Landscape Fieldwork: People, Politics, Practices (with FAS)
Landscape fieldwork offers the means to understand the complexities of landscapes. Through a people-centered approach, this lecture course explores landscape architecture’s ethical and political power to shape the world. A central premise of the course is that experiential knowledge—gained from the embodied engagement of landscape fieldwork—can help to revise how we understand and use western canons of landscape knowledge and offer new possibilities for the design imagination.
The course is structured in five parts, each of which consists of 3–4 class sessions focused on a particular site, including smaller-scale public spaces, border landscapes, sacred groves, archipelagos, and regions. We will concentrate in the postcolonial and Islamic worlds—the Arabian Peninsula, the Caribbean, Brazil and West Africa, and Western Europe. We will study diverse literatures, ethnographies, and interviews, using and critiquing established landscape ethnographic methods. In doing so, we apply the descriptive, participatory, and reflective aspects of ethnography to design, and the imaginative, projective, and prescriptive capacities of design to ethnography. By cultivating this design/ethnographic ground, this course opens up new possibilities for understanding the present and imaging the future.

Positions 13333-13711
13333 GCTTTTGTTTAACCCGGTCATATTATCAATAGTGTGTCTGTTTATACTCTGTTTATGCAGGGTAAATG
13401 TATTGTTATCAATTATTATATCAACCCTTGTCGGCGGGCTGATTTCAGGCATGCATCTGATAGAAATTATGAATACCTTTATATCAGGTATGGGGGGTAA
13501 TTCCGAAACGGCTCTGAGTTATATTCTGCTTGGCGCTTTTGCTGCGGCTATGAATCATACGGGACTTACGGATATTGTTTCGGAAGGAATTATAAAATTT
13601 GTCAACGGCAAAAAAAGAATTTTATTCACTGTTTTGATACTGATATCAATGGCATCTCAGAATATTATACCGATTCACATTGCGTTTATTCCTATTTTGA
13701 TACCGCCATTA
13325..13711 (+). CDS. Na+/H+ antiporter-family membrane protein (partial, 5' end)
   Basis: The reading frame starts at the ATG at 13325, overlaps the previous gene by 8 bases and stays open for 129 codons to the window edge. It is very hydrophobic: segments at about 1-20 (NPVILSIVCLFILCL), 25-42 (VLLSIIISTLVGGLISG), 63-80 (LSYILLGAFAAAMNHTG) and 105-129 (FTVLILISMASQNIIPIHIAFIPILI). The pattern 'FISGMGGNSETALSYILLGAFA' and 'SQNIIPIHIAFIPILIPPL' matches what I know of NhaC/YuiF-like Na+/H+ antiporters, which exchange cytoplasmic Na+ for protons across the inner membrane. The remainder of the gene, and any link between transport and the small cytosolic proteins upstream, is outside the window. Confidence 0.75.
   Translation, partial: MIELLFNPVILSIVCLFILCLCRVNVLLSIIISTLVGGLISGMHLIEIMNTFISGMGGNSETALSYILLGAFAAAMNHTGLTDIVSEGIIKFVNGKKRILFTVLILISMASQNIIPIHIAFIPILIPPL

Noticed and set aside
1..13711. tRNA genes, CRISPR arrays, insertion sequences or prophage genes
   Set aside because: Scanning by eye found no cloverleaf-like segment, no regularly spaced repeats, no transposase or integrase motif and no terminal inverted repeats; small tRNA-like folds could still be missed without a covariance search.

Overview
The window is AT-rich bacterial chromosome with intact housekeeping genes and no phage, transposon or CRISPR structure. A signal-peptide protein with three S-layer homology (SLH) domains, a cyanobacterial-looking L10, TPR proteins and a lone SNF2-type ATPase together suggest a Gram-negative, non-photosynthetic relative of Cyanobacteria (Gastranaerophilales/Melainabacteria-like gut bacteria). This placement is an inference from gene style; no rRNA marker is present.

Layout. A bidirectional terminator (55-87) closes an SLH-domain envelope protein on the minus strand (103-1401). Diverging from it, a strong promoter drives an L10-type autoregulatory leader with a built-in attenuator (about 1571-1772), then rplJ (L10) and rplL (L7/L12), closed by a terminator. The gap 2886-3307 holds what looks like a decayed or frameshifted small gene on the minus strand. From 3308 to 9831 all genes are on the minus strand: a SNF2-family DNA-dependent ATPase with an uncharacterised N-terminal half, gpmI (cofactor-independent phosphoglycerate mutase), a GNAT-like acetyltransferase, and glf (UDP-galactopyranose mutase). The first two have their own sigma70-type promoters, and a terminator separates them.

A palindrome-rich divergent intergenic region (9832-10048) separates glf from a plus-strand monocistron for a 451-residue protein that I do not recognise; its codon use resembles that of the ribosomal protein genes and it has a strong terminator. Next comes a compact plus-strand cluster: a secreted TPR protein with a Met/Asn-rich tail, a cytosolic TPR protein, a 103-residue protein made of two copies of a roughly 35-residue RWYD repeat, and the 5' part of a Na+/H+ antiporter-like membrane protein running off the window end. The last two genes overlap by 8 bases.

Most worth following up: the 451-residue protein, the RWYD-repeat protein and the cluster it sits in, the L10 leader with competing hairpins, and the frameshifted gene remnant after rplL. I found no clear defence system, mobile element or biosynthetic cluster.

This course provides students with training in ethnographic fieldwork methods that can be applied in other academic and professional projects. On completion of the course, students will be equipped to conduct their own landscape fieldwork projects, either alone or collectively. During the semester, students will:
- Apply landscape fieldwork as a tool for knowledge-building
- Develop theoretical positions arising from fieldwork
- Identify non-written forms of note taking
- Experiment with visualizing social phenomena and the lived experiences of spaces
- Produce and analyze collective ethnographic data
- Imagine and recommend design and policy propositions informed by fieldwork
Grades are based on participation, completion of assignments, a remote fieldwork project, and a final design proposal.
There are no prerequisites. Undergraduates as well as masters and doctoral students are welcome to enroll.
The course is cross-listed between the Department of Landscape Architecture, the Department of Anthropology, and the Department of African and African American Studies. Where possible, the synergy between fields will be cultivated to maximize exchange between them.
This course will be taught in person beginning the week of January 24th.It will be held in Tozzer 203.